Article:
But I like to go “off road” with the middle of a novel. I’m a great believer in the universe just throwing things in your path. Current news stories are always great fodder for building the atmosphere or events in a novel. The things people do to each other in real life are mental. You can’t make some of that stuff up.
And crime and mystery novels have their own internal rhythm, their own urgency. The genres themselves demand tightness, complexity, thrills and chills. I’ve read a lot of crime, thriller and mystery fiction in the past, as you can probably tell.
Genre-wise the novel is covering a lot of ground: there's mystery and there's suspense and it's contemporary with a paranormal edge. What were your inspirations for this novel? Did you set out to write a story like this?
I read as widely as I can across the genre spectrum and draw on a lot of real world events for inspiration, so I’m kind of conditioned to writing things you can’t neatly box up. It drives some readers mad that I do books “with the lot” and I don’t like the neat ending, but life isn’t tied up in lovely bows. It’s dark and complex and chaotic and, sadly for most of us, not replete with multiple love triangles of hot boys.
You've written both series (the Mercy series) and standalone novels. I imagine there are different challenges in writing each - does your process differ when writing a series as compared to a standalone? Do you prefer one over the other? (Is there any possibility of a sequel to The Astrologer's Daughter?)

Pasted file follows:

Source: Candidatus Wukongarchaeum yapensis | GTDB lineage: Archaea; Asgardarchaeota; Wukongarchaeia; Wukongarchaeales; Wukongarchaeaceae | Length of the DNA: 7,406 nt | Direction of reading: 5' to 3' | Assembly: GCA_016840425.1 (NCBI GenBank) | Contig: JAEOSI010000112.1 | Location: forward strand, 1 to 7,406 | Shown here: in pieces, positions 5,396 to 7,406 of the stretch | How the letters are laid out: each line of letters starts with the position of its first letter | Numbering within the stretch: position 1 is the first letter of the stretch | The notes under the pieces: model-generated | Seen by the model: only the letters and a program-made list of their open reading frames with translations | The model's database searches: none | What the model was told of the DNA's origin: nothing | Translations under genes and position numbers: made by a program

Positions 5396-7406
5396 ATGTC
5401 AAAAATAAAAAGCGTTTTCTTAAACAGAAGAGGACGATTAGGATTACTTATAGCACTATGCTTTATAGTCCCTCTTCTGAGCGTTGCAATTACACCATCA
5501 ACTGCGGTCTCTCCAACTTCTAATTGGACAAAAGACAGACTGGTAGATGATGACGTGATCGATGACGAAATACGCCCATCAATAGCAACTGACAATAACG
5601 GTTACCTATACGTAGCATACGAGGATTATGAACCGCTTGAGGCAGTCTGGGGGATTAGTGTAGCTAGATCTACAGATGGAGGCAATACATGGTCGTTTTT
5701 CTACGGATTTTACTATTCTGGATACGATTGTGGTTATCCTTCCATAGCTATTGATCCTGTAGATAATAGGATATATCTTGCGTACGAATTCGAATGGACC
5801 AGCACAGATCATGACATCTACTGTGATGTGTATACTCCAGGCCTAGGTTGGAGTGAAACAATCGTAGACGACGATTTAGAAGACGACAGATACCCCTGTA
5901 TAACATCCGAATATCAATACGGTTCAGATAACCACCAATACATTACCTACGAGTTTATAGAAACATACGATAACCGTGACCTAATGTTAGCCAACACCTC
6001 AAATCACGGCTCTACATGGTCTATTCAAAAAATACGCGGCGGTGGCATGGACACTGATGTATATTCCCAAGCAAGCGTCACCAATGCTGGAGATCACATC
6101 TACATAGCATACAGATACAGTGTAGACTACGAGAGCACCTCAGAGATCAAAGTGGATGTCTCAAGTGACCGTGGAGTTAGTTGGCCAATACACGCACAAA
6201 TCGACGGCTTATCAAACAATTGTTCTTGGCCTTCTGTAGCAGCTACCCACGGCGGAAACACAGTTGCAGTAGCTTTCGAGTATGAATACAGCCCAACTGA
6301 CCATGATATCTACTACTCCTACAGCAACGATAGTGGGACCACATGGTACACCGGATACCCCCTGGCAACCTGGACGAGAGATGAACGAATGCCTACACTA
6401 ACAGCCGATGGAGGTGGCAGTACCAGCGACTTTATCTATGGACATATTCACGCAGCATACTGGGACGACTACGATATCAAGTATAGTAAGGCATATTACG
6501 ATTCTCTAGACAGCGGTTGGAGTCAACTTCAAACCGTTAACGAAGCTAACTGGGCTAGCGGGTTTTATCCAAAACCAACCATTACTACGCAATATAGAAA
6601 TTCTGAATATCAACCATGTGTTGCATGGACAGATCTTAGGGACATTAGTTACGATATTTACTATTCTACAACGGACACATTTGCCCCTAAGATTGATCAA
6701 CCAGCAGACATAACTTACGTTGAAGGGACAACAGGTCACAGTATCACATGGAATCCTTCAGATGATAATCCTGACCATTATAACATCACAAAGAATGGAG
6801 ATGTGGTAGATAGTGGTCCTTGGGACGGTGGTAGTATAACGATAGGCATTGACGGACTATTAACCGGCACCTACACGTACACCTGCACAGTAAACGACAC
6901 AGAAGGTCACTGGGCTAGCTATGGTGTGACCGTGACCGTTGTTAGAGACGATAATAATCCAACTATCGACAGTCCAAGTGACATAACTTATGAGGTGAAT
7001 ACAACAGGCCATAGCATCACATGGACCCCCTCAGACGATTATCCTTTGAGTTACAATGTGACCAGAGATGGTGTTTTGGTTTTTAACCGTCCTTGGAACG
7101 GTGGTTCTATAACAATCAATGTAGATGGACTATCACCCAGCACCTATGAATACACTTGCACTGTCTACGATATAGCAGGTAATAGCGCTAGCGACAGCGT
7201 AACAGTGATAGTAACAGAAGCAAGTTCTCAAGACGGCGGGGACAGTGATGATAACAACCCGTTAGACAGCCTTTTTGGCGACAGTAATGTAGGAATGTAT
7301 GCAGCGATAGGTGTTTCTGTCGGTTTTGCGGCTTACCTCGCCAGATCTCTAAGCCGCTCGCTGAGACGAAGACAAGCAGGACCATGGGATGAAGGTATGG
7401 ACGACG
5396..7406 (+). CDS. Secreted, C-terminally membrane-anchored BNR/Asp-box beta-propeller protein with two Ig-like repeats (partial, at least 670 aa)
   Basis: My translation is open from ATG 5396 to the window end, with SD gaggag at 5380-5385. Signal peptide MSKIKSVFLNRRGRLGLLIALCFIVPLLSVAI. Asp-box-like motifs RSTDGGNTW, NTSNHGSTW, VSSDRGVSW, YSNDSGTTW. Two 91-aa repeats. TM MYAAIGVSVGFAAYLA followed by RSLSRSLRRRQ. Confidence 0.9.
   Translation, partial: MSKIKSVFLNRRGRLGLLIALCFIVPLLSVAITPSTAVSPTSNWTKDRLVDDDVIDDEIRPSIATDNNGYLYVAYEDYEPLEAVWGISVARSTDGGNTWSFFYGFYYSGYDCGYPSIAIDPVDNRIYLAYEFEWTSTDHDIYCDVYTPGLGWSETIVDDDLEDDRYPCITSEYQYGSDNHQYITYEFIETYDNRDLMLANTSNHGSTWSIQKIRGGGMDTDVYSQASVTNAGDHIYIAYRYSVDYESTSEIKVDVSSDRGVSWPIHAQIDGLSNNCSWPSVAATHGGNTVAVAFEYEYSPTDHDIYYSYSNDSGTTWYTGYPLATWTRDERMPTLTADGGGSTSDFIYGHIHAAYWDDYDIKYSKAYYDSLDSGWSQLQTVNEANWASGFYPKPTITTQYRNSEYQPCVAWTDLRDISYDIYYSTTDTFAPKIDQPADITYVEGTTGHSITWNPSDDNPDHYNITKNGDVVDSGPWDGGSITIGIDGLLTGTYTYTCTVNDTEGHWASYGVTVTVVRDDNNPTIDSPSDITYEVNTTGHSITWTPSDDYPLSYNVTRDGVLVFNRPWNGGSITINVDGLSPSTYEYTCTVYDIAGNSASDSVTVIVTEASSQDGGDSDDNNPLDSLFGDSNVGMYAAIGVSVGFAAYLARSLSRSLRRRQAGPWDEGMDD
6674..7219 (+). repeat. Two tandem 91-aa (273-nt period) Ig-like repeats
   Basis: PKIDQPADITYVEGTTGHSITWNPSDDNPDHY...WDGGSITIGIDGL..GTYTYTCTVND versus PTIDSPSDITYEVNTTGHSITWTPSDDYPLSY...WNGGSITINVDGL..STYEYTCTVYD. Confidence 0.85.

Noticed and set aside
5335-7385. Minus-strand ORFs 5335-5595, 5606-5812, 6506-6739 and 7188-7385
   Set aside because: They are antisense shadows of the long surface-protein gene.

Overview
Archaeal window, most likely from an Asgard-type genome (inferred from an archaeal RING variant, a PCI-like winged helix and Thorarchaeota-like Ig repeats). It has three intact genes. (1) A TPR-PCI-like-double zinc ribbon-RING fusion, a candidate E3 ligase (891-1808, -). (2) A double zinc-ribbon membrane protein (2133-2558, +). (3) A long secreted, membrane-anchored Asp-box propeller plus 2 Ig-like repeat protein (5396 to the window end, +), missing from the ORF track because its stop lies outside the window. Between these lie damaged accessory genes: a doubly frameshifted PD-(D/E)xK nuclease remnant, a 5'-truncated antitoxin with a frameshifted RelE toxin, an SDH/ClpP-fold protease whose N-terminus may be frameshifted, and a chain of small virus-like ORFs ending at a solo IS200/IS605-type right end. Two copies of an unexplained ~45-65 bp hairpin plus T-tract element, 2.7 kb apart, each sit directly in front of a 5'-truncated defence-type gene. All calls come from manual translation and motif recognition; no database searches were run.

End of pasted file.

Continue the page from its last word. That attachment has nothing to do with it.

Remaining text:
There is definitely a possibility! But I’ve got at least 3 things lined up to go before any sequel might appear and maybe no one will be interested in it by then.
My process for a series is kind of like this: What is the meta-mystery/story arc? What is the central mystery/story arc for the individual novel in the series? Which makes the process not so different between writing a series and writing a stand-alone. But with a series there is obviously a bigger universe of characters and settings to play with. And not everyone will be happy with what you have in store for the characters or how you “end” things so, as a writer, you need to be prepared for that. I don’t think I was.
I tend to have a lot of storylines on the go, in my head, so stand-alone novels give me the illusion that I can get onto the next book sooner rather than later. But I’d be happy to write both series fiction and stand-alone fiction. In the brave new world of publishing, you’re just over-the-moon if someone wants to read your work and give you a gig, quite honestly.
(And because this is my favourite question to ask everybody...) Imagining you could travel back in time and give advice to your younger self without the space-time continuum collapsing in on itself, would you share any advice about writing and/or life? What would you say?
About writing: It’s a far stranger beast than you thought it would be, that’s for sure. About life: You know that time you did a piano recital in front of hundreds of people and completely stuffed up? That was nothing. You’ll survive.
Thanks for having me on the blog, Steph, and happy reading to all.
Here's my review of The Astrologer's Daughter, and of Mercy. For more info about Rebecca and her novels, here she is on Goodreads.
Labels: author interviews